"Woo, hoo, here I come! Woo, hoo, back to you! There is no home like the one you've got, 'cause that home belongs to you!"
, "Barking at the moon"
Basically, a story where the main goal is to get home
These stories begin with some sort of displacement: The child is separated from his parents, or the family moves and accidentally leaves the dog behind. This is The Call to Adventure
. From there, the story essentially follows the long, winding journey of The Quest
, except there's usually no evil wizard to fight at the end — once our heroes reach their destination, that's the end of their Hero's Journey. Tropes frequently seen in this type of story: The Wacky Wayside Tribe
, the Travel Montage
, Hitchhiker Heroes
This differs from Home Sweet Home
in that the focus here is on the journey
to get back. Marty McFly
wants to get back to his own time, but he stays in the same town the whole movie; Odysseus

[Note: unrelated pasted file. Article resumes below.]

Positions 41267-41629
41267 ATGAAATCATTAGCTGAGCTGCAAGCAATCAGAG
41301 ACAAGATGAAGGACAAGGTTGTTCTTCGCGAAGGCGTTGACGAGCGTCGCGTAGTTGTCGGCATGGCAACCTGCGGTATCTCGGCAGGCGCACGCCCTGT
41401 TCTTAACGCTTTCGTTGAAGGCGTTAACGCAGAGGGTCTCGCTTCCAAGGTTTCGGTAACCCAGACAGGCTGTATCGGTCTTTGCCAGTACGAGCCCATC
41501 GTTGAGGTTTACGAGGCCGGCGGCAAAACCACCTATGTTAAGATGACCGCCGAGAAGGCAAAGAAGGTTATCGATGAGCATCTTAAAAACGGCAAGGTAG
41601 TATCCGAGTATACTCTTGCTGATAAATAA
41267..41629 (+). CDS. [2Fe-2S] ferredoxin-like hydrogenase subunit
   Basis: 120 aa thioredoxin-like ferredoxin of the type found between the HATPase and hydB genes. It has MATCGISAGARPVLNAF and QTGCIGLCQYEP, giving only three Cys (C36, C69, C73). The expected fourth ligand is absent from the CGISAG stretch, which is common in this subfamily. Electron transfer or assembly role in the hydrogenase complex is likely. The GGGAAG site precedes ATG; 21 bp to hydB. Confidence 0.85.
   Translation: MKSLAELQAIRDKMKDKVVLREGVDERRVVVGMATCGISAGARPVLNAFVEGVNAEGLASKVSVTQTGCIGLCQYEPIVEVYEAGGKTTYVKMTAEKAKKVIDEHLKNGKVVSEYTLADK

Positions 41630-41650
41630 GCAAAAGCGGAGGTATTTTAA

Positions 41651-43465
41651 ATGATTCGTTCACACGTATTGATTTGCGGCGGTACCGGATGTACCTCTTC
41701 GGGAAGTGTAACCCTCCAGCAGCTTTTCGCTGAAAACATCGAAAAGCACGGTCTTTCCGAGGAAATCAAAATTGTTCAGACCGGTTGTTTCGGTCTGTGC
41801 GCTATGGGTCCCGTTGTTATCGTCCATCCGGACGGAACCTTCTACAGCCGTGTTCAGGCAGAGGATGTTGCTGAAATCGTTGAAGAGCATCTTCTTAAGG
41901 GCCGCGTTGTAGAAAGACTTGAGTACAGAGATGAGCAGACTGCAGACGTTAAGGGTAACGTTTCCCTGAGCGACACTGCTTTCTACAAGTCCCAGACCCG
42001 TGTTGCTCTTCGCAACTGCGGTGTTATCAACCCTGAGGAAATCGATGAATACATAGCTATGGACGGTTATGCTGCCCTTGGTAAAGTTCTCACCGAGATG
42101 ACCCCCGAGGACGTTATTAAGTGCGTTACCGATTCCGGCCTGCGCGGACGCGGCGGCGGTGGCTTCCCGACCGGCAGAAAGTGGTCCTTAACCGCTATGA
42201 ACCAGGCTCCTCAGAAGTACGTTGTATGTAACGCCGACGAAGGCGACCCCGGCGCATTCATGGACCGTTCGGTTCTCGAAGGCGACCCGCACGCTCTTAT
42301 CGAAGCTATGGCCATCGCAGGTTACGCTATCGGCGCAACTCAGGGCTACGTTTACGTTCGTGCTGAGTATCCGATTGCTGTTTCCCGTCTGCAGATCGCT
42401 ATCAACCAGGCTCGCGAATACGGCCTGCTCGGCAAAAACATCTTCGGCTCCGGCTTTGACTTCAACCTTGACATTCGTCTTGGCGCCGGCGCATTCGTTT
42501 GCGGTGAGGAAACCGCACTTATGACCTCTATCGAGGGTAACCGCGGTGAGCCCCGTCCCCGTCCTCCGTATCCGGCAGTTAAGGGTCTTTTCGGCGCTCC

wants to get home, and he travels all over ancient Greece
) to get there. Structurally
, the Homeward Journey is closer to The Quest
than The Voyage and Return
. It's common for works using this plot to be a Whole Plot Reference
to The Odyssey
In an open-ended series, this inevitably leads to Failure Is the Only Option
, because Status Quo Is God
; films and series with a definite arc are more forgiving.
Contrast Boring Return Journey
Anime and Manga
- Legion Lost: A handful of Legionnaires end up in an unknown region of space and try to find their way back.
- One part of DC's 52 mini-series follows Adam Strange, Starfire and Animal Man, who were stranded in an unknown galaxy at the end of Infinite Crisis. Before they can return to Earth, they have to ally with some questionable folks and survive dangerous encounters.
- Apollo13: In 1970, the Apollo 13 was launched, headed for the moon. But this ill-fated flight would never reach its goal.
- The Incredible Journey and its remake Homeward Bound The Incredible Journey. Two dogs and a cat travel through California to get back to their masters.
- The Brave Little Toaster: Five appliances travel from country to city to find their old master.